• Do not use, or minimize supplementary direct expansion (DX) cooling, computer room air conditioning units, etc. However, supplemental DX cooling for surgery sub-cooling is recommended. It is more energy-intensive, but will permit running the much larger plant with warmer chilled water, and may permit a later start of chillers as outside air temperatures rise.
  • For high-heat equipment cooling, provide supply air near or under the floor, and take exhaust /return air out at the ceiling. 

Cooling towers

  • Open cooling towers: lower horsepower and with variable speed drive fans.
  • The larger the cooling towers, the better (not true for the other equipment).
  • Use of indoor condenser water sumps—no tower heaters, drain down, or equalization lines. 

Air handling units (AHUs)

  • Use of dual (opposing) outside air entrances with air blenders (in cold climates) to eliminate stratification and minimize the use of preheat coils (see Figure 2).
  • Lower air velocities through filters, coils, ducts, and fittings. Filter and coil velocities should not exceed 400 fpm. Damper velocities should not exceed 1500 fpm. Supply air should not exceed 1800 fpm, and return or exhaust air velocities should not exceed 1300 fpm. 

Instrumentation and controls

Instrumentation and controls are the most important aspects of controlling and refining operations. Most equipment will operate at part load the majority of the year, and minimizing operation of equipment is the most important part of the process.


  • Economizer cycles with proper setup of minimum outside air and supply/return fan tracking. Consideration for indoor and outdoor humidity levels is required. Enthalpy high limit control is not recommended due to the inaccuracy of measuring humidity and calculating enthalpy.
  • AHU discharge air temperature control of all AHU functions, in sequence, and with high and low limits as needed to properly control component performance.
  • Separate (from mixed air) control of exhaust air dampers. Hospitals reject a substantial amount of air via fixed exhaust air streams. Ejecting even more from the major AHU is not needed or desired, except during full airside economizer cooling periods.
  • Supply air temperature and static pressure reset.
  • Higher AHU supply air temperatures, with less reheat. Zoning by exposure will permit greater uniformity of loads, but it is difficult to do in a hospital and not likely to be implemented without significant extra cost.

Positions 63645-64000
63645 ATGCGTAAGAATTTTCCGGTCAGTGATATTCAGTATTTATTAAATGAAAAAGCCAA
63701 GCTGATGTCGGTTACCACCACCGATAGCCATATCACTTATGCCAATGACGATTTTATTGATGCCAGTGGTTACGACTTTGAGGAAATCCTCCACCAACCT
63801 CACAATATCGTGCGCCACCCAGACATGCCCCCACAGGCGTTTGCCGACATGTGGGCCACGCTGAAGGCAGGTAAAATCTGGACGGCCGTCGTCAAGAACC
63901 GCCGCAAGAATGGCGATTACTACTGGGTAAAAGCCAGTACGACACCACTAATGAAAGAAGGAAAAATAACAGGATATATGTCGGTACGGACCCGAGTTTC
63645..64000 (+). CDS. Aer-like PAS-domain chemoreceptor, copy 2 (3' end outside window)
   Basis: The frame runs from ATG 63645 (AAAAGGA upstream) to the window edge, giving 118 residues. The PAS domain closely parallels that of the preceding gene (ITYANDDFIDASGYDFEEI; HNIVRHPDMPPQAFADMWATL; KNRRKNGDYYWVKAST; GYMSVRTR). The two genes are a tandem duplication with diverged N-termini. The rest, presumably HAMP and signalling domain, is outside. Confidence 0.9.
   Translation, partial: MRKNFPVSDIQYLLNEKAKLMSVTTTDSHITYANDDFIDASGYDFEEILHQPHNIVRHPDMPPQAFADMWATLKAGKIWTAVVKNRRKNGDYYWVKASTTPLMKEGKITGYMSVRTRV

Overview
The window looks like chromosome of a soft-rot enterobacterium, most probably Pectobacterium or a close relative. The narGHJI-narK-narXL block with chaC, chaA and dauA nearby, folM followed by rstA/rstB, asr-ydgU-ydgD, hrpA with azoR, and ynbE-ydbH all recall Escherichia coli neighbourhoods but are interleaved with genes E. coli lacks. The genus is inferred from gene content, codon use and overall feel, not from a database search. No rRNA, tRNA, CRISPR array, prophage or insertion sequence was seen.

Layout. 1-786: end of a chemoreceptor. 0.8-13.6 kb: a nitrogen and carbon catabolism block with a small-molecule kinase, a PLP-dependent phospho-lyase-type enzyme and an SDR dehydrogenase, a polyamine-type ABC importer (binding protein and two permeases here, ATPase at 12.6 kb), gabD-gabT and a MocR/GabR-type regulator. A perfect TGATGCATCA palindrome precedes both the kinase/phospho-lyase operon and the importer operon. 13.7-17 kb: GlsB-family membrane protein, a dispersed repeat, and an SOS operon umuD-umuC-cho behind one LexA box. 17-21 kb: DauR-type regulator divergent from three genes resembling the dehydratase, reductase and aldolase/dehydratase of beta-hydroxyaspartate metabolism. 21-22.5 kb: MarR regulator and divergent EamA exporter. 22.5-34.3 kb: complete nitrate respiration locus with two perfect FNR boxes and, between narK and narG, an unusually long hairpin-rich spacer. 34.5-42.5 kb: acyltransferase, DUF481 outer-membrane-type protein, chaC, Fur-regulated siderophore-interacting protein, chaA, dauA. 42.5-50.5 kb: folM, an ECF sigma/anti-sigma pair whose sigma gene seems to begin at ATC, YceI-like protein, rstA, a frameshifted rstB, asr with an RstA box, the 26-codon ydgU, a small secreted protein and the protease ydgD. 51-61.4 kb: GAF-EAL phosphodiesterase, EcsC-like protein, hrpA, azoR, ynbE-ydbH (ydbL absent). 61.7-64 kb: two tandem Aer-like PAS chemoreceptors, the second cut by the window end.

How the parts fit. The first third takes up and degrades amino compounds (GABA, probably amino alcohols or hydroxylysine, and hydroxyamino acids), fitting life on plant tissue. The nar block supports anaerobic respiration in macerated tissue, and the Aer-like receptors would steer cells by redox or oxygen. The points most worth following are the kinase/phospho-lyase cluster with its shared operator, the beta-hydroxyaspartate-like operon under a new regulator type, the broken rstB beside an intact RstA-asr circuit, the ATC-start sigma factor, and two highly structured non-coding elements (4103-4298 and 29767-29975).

• Larger amounts of warmer discharge air to provide the needed cooling—less air side cooling, and less reheat. This may require larger interior zone airflows to provide equivalent interior cooling with warmer, but more, airflow.

Plant cooling

  • Adding stages of cooling is easy. Dropping stages of cooling is far more difficult.
  • Measure and totalize cooling equipment power. Based on experimental combinations of equipment operation, select operating routines that yield lower total energy consumption for any given load. 

Occupied/unoccupied control

  • Occupied/unoccupied control of spaces that are not continually occupied by patients, or continually used by administrative staff. If pressure relationships for infection control are required, maintain the pressure relationships, but with lower amounts of airflow when unoccupied.
  • The most significant example is operating rooms (and other high-airflow rooms), where there are very high occupied airflow requirements but much lower requirements when unoccupied. Note this is airflow setback only when the space is not in use, not temperature or humidity setbacks. The resistance to this simple and effective energy-conservation practice is based on perception, not actual infection control risks.
  • Control by individual zones, which is easy to do with variable air volume boxes. For example, efforts by the operating staff of a newer and larger hospital in Colorado reduced night and weekend airflows by more than 20,000 cfm compared to the previous same period, saving fan, heating, and cooling energy for many hours each day, and significantly improving air distribution system diversity. 

Power monitoring